Luis Falero, Manager of Vital Climbing Gym in southern California, where they leave out iPads and other valuable equipment, verbalized this concept best: “When you feel like a partner, you don’t steal, because you’d be stealing from yourself.”


Given the relative novelty of providing 24-hour access to a climbing facility, it might be surprising that any insurance carriers would cover a facility that allows its members to climb unsupervised in the middle of the night. However, most insurance carriers don’t evaluate insurance applicants based on the specifics of their facility, such as the height of their climbing walls, the type of flooring used or if they are open 24-hours.

“The premiums are charged based on Total Gross Revenue, not something like total height,” said Cameron Allen of Veracity Insurance Solutions. “The facility is not the risk, the people that are coming in are the risk.”

This is why it’s essential to spend time educating clients about the facility and the sport.

Self serve cafe at Vital Murrieta.  Photo: Vital
Self serve cafe at Vital Murrieta. Photo: Vital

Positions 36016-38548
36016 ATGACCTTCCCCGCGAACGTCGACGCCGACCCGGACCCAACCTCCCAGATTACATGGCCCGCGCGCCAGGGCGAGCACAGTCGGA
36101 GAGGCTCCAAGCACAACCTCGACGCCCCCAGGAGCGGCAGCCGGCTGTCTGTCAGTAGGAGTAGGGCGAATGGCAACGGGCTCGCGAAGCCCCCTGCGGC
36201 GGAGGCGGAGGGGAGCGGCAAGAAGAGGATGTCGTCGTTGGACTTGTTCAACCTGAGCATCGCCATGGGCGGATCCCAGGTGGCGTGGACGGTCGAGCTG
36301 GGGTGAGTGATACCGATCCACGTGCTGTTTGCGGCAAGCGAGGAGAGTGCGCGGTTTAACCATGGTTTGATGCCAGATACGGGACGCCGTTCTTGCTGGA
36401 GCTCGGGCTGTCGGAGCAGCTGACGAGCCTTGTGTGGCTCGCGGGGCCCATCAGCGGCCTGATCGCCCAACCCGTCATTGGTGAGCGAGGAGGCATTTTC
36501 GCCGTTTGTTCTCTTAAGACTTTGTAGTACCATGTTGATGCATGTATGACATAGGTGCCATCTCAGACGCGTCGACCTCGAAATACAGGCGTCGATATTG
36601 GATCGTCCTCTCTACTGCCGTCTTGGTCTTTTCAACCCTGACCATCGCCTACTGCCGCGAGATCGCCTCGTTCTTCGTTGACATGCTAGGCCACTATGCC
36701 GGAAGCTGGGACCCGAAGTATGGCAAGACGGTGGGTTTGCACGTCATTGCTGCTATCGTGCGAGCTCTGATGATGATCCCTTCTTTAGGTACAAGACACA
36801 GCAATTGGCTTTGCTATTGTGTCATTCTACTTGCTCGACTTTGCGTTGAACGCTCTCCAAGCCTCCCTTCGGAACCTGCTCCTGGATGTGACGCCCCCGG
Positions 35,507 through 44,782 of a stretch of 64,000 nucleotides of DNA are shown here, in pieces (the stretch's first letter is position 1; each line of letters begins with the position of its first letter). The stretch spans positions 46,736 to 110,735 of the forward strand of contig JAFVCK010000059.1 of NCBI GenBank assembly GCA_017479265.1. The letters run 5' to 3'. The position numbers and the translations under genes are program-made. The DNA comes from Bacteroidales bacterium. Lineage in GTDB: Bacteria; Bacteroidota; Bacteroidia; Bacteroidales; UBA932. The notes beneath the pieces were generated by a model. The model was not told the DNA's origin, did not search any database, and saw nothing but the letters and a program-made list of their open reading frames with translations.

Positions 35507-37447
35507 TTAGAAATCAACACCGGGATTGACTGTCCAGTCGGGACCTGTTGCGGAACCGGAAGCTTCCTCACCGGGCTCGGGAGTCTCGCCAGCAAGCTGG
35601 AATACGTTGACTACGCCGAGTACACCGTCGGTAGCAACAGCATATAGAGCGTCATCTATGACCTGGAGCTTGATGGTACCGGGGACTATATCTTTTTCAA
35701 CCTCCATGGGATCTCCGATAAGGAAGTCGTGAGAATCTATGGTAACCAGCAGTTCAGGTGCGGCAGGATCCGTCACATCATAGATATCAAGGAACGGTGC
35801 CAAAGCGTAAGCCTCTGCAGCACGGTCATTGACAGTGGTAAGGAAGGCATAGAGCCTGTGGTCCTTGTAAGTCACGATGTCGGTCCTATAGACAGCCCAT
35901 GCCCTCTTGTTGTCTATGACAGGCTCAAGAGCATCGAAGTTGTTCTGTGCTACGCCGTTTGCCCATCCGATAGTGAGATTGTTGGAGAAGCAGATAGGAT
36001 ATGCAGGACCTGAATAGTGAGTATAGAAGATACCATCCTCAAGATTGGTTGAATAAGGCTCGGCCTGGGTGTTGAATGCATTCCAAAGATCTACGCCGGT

An Innovator

SLO Op is the country’s first 501(c) nonprofit bouldering club and is a fascinating case study unto itself. According to Kristin Horowitz, co-Executive Director of SLO Op, it was originally operated on the Fight Club marketing motto, “you do not talk about Fight Club”, as it started in 2002 in a storage unit that was less than 20 x 20 feet large.

“It wasn’t a business model, but a group of kids that had a climbing space”, reminisced Horowitz. SLO Op has since grown into a 5,000 square foot facility with a second location slated to open in the late spring of 2015.

SLO Op is a product of the climbers that breathed life into it and “the rules are funny because of it,” Horowitz explained. While members receive 24-hour access, all of the open hours are staffed by one of 15 volunteers, and due to this unique structure, these hours are quirky. If you don’t find this accommodating enough, then you should assume that it’s not the right gym for you. If you do subscribe to that, then you’ll be like one of the 800 members that feels right at home and has access to their “take and bring back” crash pads and free rental shoes.

Growing Business

Vital Climbing Gym opened its second location in Murrieta, CA in July 2011. It is twice the size of its Carlsbad, CA location and was built with access in mind. “The gym was designed from the ground up to be a functional 24-hour facility,” said Dave Sacher, an owner of Vital. Vital was modeled after SLO Op, where Sacher climbed in college, yet is a for-profit company that operates like a normal bouldering gym during the day and offers members keycode access at night.

24-hour lock at Vital Carlsbad.  Photo: Vital
24-hour lock at Vital Carlsbad. Photo: Vital

Vital has since opened a third location in Bellingham, WA, that has been so successful they had the enviable problem of having to raise prices to avoid over-membership.